Singer Jackie Paris (L) and José (R).
José has written the liner notes for
hundreds of LPs and CDs around the world. What follows below is the
transcription of some of them that I could locate.
Waltel Branco, "Mancini Também é
Samba", Mocambo [Brazil] #40.261 (1965).[LP]
Waltel Branco, "Mancini Também é Samba", Whatmusic.com [UK] #WMCD-0014 (2002).[CD]
All Henry Mancini-composed tracks arranged by Waltel Branco and João Meirelles.
Mancini is also - Samba!
Jose Domingos Raffaelli reminisces on Mancini Tambem é Samba:
"I remember very clearly the recording of this LP," says renowned music critic and journalist Jose Domingos. "I was the staff writer for the liner notes of the Mocambo label in the mid 60s. In fact, the day that this Mancini LP was recorded, the same group recorded another complete LP's worth of material but I don't remember exactly the title."
Most people would have trouble remembering recordings they worked on a few years back, but when we got in touch with Jose Domingos, not only was his memory of that time pin sharp, but he even had his original typed sheets for the liner notes!
When whatmusic.com had tracked down a rare original of this LP we had guessed that the recording date was from 1966, judging from the players and the Mancini songs recorded. "That's right," confirms Domingos, these days a reporter for O Globo in Rio. "This recording was made sometime in 66. But it's hard to tell from the record. The owner of Mocambo had this thing about dates on records. Some labels were just lazy with their credits but Mocambo did it on purpose! The owner thought that if you put a date on a record then no one would buy it the following year because it would be out of date!"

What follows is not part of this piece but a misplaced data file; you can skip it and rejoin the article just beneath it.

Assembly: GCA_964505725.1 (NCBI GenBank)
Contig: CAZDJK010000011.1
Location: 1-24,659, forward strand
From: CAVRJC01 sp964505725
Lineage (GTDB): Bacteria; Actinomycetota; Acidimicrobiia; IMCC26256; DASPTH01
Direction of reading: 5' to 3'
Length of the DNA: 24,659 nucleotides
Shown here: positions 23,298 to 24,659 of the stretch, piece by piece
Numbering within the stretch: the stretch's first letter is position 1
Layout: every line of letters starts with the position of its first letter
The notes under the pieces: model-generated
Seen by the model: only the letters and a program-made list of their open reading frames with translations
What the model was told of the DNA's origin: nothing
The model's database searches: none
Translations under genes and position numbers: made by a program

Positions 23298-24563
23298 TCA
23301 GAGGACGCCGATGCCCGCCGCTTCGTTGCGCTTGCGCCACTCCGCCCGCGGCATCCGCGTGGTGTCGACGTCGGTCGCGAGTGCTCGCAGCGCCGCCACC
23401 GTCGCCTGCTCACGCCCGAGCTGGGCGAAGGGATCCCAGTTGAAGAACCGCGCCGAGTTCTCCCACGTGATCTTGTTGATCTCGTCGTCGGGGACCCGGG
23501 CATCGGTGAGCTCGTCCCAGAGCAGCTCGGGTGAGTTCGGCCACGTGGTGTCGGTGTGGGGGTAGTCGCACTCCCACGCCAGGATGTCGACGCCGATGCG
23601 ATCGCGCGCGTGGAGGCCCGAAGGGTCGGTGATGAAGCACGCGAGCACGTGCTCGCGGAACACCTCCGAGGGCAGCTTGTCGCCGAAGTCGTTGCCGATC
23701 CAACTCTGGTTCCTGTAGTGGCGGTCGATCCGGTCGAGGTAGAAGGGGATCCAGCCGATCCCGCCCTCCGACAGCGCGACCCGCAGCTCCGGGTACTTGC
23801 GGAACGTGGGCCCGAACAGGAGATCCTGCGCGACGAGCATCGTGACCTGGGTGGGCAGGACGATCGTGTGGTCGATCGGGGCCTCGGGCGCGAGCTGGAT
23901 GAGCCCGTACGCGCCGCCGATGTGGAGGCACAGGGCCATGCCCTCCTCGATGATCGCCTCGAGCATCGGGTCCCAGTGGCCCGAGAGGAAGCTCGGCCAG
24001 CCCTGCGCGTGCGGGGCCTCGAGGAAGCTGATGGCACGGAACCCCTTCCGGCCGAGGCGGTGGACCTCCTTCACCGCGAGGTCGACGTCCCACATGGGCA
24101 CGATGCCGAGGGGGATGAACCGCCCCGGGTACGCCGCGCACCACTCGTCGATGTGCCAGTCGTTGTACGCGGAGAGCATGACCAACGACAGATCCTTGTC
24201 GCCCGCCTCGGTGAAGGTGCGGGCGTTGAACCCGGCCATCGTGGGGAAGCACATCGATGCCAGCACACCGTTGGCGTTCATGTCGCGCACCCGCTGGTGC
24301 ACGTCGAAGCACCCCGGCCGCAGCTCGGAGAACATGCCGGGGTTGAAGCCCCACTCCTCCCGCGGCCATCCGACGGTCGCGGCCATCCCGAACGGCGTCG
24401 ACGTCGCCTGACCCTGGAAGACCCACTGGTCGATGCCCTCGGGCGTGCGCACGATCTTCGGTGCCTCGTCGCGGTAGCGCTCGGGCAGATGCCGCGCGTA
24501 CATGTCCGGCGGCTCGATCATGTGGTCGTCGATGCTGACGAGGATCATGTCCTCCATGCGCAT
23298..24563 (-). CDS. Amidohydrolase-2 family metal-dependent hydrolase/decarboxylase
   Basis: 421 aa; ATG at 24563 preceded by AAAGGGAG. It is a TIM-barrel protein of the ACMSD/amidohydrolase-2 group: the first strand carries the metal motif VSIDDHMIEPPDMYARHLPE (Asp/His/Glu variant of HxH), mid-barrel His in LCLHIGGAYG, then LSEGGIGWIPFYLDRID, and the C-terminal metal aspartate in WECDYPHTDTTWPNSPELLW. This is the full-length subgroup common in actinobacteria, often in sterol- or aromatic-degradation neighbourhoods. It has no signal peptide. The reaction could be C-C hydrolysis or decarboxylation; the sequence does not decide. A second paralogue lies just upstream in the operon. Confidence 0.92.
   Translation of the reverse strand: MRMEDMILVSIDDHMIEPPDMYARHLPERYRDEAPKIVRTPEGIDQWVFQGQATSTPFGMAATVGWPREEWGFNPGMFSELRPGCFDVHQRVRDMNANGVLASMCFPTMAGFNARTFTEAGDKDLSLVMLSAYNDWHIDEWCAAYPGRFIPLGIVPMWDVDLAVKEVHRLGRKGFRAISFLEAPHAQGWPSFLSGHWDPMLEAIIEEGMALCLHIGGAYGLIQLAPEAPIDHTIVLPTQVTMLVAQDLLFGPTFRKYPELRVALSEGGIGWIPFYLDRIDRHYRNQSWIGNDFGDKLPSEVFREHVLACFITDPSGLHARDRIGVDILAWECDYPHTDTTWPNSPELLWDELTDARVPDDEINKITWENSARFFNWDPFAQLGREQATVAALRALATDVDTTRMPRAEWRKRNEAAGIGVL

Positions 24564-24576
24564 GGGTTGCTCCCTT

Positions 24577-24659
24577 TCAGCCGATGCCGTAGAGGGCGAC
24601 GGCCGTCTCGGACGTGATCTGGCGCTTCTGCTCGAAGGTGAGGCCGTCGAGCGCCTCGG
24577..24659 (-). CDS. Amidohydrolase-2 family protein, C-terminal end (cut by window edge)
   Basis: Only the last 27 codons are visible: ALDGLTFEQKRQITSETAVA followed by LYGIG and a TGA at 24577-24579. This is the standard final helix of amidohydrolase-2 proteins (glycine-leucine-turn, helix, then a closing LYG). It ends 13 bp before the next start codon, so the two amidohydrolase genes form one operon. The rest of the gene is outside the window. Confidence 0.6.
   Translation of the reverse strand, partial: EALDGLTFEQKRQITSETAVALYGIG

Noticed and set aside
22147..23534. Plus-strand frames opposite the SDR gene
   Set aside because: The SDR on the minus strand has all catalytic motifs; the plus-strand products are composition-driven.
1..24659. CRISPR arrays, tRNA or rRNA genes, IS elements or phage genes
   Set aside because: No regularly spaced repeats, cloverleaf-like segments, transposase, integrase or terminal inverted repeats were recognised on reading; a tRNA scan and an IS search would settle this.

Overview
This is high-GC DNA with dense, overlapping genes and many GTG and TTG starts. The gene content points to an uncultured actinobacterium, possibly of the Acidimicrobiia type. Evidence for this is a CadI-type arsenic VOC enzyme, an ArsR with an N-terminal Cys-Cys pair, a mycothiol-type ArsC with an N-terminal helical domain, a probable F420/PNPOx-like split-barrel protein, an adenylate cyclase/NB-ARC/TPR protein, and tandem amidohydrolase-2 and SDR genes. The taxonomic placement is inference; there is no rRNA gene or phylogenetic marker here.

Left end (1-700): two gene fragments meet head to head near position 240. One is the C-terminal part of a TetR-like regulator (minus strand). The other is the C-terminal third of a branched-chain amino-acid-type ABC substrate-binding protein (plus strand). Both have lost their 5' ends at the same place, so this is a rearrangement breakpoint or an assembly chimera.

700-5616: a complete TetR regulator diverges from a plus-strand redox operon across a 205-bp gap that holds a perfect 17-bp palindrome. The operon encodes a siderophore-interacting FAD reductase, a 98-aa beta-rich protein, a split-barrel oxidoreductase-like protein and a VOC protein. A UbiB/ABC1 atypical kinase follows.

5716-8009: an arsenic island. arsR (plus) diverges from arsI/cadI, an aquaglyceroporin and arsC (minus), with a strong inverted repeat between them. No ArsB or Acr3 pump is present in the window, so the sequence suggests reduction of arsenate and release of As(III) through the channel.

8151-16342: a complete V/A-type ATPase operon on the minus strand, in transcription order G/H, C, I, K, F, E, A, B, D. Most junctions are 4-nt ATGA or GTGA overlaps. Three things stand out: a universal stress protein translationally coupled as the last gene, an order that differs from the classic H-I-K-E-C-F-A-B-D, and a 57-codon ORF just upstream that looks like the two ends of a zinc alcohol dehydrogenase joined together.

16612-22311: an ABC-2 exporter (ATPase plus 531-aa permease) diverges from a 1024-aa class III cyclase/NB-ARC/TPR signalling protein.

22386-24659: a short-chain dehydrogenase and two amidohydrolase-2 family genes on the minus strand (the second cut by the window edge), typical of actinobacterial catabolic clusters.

The producer of Mancini Tambem é Samba was Jonas Silva, the one time manager of Murray Discos, a famous record store in downtown Rio where in the early to mid 50s the likes of Johnny Alf, Luiz Eça, Joao Donato and Joao Gilberto would hang out to hear the latest Sinatra or Stan Kenton LPs. "I remember Joao Gilberto used to stay there for hours listening intently to Chet Baker records and trying to exactly capture his singing style," says Raffaelli.
"Later Jonas became the producer at CBD - Polydor and, as we were friends, he asked me to write the liner notes to his productions. So it was natural that when he moved to Mocambo to become the house producer that I went too, to be the staff writer for liner notes. I knew all these musicians from the Beco das Garrafas where we all used to hang out - and where I used to play a little saxophone in those days!"
"For the recording Waltel Branco was the leader because he was the arranger but it was very much a group effort with everyone agreeing who would solo and so forth. As you can see there is no artist name on the cover. The players [Dom Salvador, Edson Maciel, Meirelles and so forth] were the best in the business at that time and it's interesting to see them playing this material, these tunes which everyone knows, but playing them in a totally new, fresh way"
Indeed one only has to listen to the opening
track Peter Gunn, where the all too obvious intro of the
original is neatly subverted into a sublime rhythmic signature by ace
drummer Vitor Manga. Likewise, such potentially sugary ballads as
Dear Heart are given a groovy uptempo feel with a great piano solo
from a very young Dom Salvador.
Like the man said, Mancini is also - Samba!
So here are the original liner notes, in the words of Jose Domingos Raffaelli [translated into English]:
We have the greatest pleasure in presenting an LP dedicated entirely to the music of the great North American composer Henry Mancini executed in modern samba rhythm!
Without doubt, this union of Mancini's themes with our beat was a truly joyous one, as his compositions adapted themselves so marvelously to the Brasilian popular rhythm.
The arranger Waltel Branco, who also directed the orchestra and the small groups on this recording, selected a number of our best Brasilian musicians from the current scene, all major talents and each considered one of the 'greats' of his instrument. They are artists ready to experiment and who improvise by design, with continuity and with great ideas.